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Government sees red over Liberal poaching PCO insider

OTTAWA - The federal Liberals have confirmed that they've poached a senior adviser from the Privy Council Office to work for party leader Michael Ignatieff.

OTTAWA - The federal Liberals have confirmed that they've poached a senior adviser from the Privy Council Office to work for party leader Michael Ignatieff.

And the move is setting off loud alarm bells in the Conservative government of Prime Minister Stephen Harper.

Liberal employment of Kevin Chan is extremely sensitive for the government because the Privy Council advises Harper on policy, administrative and political matters.

"(Chan) has as much access to information as the prime minister himself," a senior government official told The Canadian Press on Wednesday.

That includes cabinet confidences, agendas and highly confidential information on the federal budget to be delivered Jan. 27, said the official.

Until this week, Chan was the executive assistant and director to top federal bureaucrat Kevin Lynch. He also stood in as Lynch's chief of staff for several months during an illness.

Chan will assume an undefined "senior role" in the office of the leader of the Opposition starting April 1, Ignatieff's spokeswoman Jill Fairbrother said Wednesday.

"The Privy Council Office proposed this start date to allow a cooling off period between roles," Fairbrother said in an email to The Canadian Press. "We were pleased to agree."

But the three-month time-out appears to leave the Harper government less than reassured.

"Are we to also assume that for the next three months he will have zero contact - even a fireside chat - with the leader of the Opposition where he shares information that he's not at liberty to share?" asked the official.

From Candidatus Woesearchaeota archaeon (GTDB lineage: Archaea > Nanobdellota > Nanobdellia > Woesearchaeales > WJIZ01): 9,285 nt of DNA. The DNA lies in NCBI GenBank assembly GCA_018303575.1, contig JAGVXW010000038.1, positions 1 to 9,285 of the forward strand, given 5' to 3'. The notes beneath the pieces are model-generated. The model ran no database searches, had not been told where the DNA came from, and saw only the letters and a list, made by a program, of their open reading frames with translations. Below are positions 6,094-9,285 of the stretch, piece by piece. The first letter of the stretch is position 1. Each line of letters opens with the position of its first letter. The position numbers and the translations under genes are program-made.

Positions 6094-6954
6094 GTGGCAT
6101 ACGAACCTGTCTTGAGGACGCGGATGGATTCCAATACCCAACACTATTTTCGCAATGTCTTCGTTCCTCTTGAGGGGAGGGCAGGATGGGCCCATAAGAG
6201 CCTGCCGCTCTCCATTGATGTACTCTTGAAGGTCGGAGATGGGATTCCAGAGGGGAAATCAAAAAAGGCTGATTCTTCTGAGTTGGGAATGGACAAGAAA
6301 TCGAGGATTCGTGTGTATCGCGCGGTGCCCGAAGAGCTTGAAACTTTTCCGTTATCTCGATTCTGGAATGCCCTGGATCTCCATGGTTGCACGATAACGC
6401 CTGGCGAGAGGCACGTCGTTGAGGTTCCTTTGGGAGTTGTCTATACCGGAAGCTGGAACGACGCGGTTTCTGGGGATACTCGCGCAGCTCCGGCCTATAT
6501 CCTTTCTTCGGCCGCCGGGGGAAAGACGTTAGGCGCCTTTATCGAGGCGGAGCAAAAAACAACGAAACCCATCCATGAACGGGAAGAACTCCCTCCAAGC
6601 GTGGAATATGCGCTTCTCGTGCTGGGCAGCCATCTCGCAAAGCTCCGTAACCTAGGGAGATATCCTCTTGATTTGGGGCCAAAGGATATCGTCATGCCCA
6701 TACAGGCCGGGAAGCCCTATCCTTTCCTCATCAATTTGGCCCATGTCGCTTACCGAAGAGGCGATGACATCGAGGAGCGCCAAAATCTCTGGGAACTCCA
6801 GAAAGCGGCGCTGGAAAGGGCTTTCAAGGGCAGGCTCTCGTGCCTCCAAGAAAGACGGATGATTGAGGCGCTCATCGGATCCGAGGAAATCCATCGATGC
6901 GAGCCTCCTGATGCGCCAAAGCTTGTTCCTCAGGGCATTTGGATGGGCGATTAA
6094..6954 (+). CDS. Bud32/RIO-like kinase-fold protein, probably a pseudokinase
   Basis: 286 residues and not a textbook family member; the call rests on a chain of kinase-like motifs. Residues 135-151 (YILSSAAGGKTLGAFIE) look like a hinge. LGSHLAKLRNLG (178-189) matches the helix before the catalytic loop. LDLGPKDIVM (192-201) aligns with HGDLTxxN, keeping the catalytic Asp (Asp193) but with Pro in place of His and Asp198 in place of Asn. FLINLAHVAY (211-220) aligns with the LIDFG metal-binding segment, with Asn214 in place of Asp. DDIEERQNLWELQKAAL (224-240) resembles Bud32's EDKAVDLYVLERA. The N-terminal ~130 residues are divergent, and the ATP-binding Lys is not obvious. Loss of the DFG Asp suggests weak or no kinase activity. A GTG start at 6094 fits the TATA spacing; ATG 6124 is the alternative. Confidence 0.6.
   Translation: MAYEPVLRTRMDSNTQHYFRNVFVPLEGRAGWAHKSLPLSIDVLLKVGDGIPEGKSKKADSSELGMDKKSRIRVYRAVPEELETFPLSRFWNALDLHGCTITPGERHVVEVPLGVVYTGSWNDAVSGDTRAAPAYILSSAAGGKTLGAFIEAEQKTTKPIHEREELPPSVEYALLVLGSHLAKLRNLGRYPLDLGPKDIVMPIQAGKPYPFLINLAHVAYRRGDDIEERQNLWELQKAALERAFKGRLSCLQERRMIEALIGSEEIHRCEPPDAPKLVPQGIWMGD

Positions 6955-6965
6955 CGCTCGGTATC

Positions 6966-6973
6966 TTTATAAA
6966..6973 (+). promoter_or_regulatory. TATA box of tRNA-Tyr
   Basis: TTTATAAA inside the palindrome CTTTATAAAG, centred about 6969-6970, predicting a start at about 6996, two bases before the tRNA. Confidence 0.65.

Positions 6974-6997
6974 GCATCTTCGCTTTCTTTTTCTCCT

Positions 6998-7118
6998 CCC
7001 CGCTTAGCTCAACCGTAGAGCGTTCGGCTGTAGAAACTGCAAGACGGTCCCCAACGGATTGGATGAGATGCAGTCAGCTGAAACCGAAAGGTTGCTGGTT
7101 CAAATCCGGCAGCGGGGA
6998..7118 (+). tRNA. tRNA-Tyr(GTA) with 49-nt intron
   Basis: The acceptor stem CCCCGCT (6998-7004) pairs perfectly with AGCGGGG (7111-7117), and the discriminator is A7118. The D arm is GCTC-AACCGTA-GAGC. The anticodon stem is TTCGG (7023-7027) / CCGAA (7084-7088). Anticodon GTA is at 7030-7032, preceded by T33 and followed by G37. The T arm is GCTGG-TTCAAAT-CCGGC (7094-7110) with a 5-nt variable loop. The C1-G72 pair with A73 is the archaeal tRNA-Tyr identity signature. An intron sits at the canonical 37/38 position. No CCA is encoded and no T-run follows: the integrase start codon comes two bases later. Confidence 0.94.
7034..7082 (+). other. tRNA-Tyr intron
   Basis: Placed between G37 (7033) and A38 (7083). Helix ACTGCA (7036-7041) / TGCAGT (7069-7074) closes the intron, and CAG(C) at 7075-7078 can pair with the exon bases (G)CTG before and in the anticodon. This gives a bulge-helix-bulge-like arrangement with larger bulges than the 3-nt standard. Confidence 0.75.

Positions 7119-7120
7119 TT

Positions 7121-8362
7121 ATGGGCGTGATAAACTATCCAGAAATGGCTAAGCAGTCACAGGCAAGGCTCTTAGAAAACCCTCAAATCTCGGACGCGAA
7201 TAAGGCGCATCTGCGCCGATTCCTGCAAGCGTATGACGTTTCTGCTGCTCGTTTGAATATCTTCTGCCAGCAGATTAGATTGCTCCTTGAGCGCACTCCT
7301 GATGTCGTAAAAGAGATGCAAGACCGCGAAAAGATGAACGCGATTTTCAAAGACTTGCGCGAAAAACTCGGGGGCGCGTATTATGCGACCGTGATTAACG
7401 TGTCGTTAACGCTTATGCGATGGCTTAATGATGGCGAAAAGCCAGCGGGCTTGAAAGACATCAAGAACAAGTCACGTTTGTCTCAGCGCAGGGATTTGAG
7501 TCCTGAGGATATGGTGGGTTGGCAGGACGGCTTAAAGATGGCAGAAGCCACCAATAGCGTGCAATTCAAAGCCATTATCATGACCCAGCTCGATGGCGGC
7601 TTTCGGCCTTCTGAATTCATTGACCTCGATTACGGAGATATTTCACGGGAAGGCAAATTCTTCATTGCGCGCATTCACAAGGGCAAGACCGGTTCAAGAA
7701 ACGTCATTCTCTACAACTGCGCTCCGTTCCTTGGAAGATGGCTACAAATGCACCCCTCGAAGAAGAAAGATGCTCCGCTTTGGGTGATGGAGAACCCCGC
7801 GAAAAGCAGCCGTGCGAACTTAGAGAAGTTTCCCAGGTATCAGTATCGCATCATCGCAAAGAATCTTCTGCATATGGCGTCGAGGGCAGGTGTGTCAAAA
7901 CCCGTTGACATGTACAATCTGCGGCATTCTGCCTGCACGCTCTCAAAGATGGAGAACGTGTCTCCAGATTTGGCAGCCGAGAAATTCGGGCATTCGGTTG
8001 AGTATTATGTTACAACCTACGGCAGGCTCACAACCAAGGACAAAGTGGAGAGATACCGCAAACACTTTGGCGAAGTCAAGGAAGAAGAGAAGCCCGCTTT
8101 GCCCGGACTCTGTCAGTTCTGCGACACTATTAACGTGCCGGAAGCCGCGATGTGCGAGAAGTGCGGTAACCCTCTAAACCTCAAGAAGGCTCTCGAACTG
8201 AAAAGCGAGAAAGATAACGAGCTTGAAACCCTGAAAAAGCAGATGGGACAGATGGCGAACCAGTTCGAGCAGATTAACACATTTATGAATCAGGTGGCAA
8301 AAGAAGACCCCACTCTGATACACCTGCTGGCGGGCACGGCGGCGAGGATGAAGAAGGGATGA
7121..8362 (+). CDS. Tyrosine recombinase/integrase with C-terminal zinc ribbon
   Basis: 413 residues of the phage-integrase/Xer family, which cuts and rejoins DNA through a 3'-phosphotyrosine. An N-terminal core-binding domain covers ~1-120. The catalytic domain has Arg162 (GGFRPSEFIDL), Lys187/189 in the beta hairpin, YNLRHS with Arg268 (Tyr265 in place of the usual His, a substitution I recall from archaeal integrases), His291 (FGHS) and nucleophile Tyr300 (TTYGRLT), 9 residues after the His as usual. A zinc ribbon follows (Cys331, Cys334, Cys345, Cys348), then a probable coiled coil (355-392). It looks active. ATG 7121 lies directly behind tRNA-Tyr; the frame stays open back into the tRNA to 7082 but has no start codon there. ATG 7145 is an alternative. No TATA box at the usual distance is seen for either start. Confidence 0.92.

"We can presume, but we cannot be 100 per cent (certain)."

As Lynch's right-hand man, Chan had top-secret clearance, the government official confirmed on condition of anonymity.

While civil service confidentiality agreements prohibit Chan from sharing such knowledge with the Liberal leader, he will take to Ignatieff's office an insider's perspective on how the Harper government approaches issues and develops policy.

"If he had fundamental disagreements with the government's direction, he should have asked to be transferred somewhere else (long ago)," fumed the official.

Reached by The Canadian Press on Wednesday, Chan would not discuss his career change: "I'm sorry, I can't comment," he said.

Chan earned a Masters degree in public policy at Harvard's Kennedy School of Government, where he would have crossed paths with Ignatieff - a high-profile professor at the school until 2004 when he returned to Canada to run for the Liberals.

In 2004-05, Chan was chosen as a fellow of Action Canada, a joint federal-private network of young Canadians deemed to have shown exceptional talent and leadership abilities.

A biography posted on Action Canada's website says Chan was executive assistant to the clerk of the Privy Council. It lists his responsibilities as managing the day-to-day operations of Lynch's office, including "providing operational and policy support to the clerk in his interactions with the Privy Council Office, the Prime Minister's Office and federal departments."

According to the biography, Chan was awarded the Public Service Award of Excellence for recruiting policy leaders into the federal government.

 
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